You can also multiply this per foot cost by the total board feet needed to get the total value.

The same wood material calculator allows you to find the cost of the project by multiplying the cost per linear foot with the number of linear feet needed in this project.

Give your lumber surfaces the right finish with this guide to wood sanders.

## Lumber Calculation Formula

There are two different formulae to calculate the lumber needs of a project. A reliable wood calculator or lumber estimator will take you through both routes. If we start with a per linear foot cost of lumber, we can find the total cost of the project by finding the total linear feet needed for this project. We can calculate lumber needed for a project using this formula:

Linear feet = Length of project x Number of pieces

Cost of project = Cost per linear foot x total linear feet

In case, we know the cost per board feet, the lumber package calculator will take per unit cost together with the total board feet needed. Following formulae will be needed:

Board Feet = Thickness (inches) x Width (inches) x Length (inches) /12

Total board feet = board feet x number of planks

Cost = Price per board feet x total board feet

## Example Calculations

Suppose I need 7 planks of wood having a length of 9 feet, a width of 4 inches, and a thickness of 1 inch. Every linear foot of this plank costs \$10. If we are not using a timber calculator, we can use this information to find total landscaping costs as follows:

Linear feet         = Length of project x Number of pieces

= 9 ft  x   7

= 63 ft

Cost of project = Cost per linear foot x total linear feet

=  \$10   x 63 ft

= \$630

## How Many 2x4s Do I Need?

The number of linear feet with 2×4 dimensions will vary  according to the size of your project. However, you can calculate the total linear feet using this formula:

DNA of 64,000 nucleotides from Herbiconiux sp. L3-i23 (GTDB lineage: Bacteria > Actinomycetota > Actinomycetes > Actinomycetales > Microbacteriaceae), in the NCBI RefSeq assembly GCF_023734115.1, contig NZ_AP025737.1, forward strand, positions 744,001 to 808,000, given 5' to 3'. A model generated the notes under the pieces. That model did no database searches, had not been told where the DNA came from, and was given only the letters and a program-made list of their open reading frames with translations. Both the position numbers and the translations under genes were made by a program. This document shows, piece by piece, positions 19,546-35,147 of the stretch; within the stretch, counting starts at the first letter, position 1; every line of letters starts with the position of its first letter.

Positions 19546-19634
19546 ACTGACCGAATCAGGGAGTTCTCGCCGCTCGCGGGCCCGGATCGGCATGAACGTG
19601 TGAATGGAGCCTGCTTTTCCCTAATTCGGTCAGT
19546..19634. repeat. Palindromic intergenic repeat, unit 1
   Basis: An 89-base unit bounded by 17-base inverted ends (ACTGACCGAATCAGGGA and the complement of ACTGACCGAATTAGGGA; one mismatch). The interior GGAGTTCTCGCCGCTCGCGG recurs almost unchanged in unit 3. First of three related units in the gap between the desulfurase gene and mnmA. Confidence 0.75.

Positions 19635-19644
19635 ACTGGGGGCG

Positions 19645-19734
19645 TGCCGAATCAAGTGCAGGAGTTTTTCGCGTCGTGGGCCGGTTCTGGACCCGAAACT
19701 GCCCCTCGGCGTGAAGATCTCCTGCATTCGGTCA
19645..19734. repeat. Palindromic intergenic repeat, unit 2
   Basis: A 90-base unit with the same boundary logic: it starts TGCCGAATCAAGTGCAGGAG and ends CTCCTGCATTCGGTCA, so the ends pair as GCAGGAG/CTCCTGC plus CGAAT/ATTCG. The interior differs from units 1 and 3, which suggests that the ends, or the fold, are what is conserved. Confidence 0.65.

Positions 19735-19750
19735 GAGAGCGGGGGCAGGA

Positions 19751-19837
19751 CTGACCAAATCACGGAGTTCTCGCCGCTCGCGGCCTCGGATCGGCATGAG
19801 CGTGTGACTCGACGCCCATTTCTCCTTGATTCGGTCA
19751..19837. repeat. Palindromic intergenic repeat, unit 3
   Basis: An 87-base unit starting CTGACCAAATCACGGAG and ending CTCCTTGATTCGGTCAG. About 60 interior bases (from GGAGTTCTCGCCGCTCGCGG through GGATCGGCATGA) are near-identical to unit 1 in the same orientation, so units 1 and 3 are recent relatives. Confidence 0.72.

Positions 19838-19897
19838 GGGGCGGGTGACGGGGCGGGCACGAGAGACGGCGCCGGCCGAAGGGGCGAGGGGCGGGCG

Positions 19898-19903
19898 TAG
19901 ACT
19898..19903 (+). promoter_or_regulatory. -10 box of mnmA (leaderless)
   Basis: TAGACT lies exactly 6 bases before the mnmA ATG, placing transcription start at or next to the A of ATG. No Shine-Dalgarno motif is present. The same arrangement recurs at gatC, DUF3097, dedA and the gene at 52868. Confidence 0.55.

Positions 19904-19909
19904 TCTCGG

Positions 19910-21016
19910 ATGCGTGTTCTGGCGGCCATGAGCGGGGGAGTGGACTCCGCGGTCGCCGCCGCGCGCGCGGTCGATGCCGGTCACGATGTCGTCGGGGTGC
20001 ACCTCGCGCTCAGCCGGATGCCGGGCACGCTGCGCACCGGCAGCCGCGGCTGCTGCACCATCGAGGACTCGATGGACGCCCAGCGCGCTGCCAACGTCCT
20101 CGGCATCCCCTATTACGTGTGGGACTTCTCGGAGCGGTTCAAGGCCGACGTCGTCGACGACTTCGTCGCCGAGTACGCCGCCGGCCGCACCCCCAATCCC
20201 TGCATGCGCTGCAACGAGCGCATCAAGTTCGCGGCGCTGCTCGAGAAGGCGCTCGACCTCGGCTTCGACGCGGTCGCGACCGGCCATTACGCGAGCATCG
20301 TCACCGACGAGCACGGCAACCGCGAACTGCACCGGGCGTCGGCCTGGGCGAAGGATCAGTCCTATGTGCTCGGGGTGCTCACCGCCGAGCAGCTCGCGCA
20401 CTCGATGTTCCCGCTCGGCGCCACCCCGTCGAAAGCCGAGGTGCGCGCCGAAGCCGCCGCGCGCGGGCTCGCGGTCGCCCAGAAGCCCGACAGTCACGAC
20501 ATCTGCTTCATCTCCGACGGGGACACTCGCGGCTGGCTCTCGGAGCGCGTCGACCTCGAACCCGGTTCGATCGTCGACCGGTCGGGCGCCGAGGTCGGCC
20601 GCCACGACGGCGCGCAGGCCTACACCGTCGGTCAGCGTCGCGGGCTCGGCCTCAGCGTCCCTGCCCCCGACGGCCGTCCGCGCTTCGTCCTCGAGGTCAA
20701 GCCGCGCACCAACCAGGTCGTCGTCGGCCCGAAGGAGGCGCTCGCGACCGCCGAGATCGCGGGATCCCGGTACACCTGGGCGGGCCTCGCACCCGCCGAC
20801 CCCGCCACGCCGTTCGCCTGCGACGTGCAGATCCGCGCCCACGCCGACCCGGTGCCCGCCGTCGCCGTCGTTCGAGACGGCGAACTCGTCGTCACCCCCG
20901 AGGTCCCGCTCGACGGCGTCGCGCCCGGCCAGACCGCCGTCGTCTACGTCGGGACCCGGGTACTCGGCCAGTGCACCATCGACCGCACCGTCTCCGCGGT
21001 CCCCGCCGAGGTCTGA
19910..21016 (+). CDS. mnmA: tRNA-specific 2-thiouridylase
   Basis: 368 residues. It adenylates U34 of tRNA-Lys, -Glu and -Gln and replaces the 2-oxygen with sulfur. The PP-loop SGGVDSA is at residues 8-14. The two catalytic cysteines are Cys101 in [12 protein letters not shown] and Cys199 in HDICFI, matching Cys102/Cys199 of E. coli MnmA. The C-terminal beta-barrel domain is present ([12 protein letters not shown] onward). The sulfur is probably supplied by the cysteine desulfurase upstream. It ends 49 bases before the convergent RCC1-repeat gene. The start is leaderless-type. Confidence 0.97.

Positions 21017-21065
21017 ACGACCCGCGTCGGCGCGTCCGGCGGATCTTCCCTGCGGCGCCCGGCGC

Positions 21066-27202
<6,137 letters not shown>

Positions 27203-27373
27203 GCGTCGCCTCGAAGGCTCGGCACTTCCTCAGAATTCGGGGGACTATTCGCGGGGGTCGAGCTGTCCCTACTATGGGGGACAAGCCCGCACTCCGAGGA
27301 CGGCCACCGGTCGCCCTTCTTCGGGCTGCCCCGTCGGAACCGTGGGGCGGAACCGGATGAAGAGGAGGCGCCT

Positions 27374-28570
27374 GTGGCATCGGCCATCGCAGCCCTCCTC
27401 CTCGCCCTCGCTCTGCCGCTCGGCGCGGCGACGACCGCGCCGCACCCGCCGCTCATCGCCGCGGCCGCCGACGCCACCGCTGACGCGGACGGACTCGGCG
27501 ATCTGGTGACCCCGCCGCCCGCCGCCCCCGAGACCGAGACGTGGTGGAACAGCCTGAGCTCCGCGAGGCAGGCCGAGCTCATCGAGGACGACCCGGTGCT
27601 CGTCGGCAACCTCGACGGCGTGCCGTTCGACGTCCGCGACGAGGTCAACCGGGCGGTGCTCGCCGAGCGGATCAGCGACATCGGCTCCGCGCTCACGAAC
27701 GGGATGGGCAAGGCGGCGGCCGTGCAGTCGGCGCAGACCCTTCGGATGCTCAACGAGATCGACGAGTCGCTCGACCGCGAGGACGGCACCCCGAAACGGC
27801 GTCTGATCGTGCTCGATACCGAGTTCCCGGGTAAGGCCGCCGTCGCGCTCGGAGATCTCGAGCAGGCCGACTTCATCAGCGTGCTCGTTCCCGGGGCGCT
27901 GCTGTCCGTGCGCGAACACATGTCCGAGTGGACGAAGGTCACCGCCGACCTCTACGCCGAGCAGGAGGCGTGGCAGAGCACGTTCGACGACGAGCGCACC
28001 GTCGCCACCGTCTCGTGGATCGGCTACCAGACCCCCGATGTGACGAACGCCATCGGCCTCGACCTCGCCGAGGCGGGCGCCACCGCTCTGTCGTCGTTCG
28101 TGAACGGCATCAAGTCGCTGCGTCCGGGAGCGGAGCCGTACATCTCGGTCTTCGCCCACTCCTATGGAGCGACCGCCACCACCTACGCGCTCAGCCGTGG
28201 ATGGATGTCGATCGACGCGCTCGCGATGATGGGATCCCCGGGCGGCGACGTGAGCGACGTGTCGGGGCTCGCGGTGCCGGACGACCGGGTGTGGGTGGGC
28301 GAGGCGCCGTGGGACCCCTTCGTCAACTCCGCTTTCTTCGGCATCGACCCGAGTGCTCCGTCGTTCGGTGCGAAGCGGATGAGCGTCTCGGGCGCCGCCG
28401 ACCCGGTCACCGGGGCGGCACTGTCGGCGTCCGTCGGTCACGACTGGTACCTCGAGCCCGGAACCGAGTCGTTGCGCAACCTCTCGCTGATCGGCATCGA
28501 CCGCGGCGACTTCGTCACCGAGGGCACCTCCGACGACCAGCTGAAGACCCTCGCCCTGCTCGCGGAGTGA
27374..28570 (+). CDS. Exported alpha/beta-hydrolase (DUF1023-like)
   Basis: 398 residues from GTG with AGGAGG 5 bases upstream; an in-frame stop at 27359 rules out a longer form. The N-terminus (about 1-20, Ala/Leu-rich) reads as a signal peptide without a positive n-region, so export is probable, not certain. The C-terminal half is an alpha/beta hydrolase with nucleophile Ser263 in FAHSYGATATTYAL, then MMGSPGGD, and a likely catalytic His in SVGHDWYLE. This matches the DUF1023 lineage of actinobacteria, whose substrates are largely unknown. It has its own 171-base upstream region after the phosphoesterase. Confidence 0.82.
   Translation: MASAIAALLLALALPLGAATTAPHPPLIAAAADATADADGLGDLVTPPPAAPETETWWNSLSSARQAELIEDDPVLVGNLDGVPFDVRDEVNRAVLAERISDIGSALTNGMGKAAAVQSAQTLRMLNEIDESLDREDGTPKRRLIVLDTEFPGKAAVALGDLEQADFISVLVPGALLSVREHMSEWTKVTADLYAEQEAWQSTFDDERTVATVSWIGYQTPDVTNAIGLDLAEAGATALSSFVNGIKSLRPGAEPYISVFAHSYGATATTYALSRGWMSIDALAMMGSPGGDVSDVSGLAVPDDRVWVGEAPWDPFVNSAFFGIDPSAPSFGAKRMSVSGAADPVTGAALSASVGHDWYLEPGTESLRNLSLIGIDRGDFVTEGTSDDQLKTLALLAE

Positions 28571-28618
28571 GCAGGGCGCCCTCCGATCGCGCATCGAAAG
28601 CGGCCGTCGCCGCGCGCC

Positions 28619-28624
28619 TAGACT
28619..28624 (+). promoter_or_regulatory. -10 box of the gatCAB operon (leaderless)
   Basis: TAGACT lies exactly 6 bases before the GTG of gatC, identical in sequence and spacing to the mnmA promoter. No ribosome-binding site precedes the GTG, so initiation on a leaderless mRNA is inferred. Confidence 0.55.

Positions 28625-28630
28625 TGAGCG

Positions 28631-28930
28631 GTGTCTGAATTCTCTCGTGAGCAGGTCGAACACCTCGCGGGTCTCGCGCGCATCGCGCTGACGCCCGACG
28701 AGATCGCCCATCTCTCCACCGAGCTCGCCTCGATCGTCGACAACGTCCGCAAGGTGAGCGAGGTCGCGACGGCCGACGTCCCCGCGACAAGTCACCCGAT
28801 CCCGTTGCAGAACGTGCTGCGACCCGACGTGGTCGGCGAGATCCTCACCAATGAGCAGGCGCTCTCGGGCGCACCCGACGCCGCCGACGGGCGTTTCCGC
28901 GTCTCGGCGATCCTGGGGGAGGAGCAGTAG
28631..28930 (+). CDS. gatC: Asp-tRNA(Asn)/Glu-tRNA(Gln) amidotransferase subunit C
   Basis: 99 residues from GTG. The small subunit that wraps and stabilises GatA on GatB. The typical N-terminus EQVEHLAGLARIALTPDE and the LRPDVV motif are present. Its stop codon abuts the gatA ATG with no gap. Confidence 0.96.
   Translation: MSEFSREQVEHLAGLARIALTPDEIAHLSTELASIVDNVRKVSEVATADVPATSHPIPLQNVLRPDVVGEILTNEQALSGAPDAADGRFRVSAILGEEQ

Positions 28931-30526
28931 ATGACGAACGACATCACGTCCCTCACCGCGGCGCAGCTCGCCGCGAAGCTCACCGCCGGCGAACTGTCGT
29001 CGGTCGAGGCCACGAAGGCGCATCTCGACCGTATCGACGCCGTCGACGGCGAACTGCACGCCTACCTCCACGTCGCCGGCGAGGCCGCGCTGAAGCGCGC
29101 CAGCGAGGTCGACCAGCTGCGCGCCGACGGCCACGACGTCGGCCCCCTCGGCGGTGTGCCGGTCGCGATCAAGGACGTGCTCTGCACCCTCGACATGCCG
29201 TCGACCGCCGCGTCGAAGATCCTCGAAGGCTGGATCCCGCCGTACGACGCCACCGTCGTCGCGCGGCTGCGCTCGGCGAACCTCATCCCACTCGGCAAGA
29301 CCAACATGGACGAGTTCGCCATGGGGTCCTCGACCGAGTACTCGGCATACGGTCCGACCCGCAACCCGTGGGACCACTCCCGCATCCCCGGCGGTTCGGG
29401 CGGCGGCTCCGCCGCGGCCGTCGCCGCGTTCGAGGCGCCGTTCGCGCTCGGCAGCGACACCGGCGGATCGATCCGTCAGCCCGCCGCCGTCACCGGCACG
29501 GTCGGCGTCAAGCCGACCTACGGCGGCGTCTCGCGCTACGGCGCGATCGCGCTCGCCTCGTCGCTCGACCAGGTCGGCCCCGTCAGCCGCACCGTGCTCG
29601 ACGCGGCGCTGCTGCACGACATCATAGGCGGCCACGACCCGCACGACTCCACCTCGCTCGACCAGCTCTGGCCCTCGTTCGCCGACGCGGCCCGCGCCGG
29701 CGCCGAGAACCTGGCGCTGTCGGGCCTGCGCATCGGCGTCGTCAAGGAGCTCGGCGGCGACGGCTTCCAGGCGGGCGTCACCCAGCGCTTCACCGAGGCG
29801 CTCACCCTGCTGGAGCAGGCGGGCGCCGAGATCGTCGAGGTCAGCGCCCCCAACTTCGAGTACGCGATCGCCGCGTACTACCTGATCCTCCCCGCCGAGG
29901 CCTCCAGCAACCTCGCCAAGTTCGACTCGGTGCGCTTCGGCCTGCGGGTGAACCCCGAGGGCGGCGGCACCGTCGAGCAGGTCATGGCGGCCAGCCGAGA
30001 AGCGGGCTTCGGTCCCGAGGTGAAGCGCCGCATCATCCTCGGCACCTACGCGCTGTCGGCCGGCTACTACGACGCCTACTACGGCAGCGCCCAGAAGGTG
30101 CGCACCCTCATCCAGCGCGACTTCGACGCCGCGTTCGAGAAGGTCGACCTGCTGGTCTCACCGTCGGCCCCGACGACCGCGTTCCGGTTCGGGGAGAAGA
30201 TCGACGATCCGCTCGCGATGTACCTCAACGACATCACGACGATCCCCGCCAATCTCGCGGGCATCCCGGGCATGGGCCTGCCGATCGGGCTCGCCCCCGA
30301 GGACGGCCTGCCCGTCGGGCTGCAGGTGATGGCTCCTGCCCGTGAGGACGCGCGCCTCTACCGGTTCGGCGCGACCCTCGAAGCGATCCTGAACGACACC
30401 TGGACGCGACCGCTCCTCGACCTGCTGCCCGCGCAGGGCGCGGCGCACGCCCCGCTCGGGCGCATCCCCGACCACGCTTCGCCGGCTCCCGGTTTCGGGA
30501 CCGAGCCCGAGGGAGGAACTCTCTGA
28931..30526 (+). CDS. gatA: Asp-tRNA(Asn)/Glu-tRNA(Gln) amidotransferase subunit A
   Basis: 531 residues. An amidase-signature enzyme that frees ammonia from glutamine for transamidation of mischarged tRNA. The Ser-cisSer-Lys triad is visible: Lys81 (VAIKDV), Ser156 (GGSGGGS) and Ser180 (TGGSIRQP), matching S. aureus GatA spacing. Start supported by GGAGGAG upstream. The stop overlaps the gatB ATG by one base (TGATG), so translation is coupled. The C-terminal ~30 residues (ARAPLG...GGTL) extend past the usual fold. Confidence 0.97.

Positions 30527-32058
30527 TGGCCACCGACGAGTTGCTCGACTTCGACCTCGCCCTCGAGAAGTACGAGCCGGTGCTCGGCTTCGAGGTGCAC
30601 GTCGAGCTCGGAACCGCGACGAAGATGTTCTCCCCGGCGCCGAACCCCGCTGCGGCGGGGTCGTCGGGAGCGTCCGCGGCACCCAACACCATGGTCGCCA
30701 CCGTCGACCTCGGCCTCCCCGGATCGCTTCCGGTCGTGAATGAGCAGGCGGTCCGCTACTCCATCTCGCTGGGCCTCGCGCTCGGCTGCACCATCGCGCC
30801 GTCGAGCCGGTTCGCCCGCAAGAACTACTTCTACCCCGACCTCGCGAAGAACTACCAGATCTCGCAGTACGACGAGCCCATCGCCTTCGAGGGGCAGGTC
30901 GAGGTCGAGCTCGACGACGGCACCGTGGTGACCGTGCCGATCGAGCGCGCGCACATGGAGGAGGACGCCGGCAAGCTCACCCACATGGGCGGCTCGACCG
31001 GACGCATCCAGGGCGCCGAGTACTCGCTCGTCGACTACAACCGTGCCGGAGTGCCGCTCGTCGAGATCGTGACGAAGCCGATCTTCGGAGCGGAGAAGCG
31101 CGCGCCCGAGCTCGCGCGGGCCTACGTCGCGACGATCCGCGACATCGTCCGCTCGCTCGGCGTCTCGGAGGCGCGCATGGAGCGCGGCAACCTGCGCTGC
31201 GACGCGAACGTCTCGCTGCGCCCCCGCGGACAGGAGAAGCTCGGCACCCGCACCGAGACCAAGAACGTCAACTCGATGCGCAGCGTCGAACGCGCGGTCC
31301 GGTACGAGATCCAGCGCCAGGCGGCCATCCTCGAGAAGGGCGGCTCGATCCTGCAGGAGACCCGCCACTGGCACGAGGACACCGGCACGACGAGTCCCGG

Linear feet          = Length of project x Number of pieces

Or you can use the lumber board feet calculator to know the board feet you need.

2×4 calculator will use one-and-a-half inches in thickness and three-and-a-half inches in width.

## How Much Lumber Do I Need?

Similar to the above answer, the lumber you would need for your project depends on the size of your project. You can use either the lumber calculator or formula mentioned above.

## How Much Wood Do I Need for My Project?

The wood you need for your home project can be measured using a simple-to-use lumber estimator. All you need is to include the length, width, and height you need for your finished deck.

## Conclusion

Starting a decking or flooring project at your home can be a tricky task. You have to do all the planning work and then some more. The cost of the raw material makes one big cost factor. Among the expenses that go into raw material, the wood cost is the most prominent.

You can use a lumber calculator to know the board feet and linear feet that are needed for your project. This wood project calculator will also tell you the cost you have to incur to procure the desired wood by multiplying the given per foot cost with the required feet.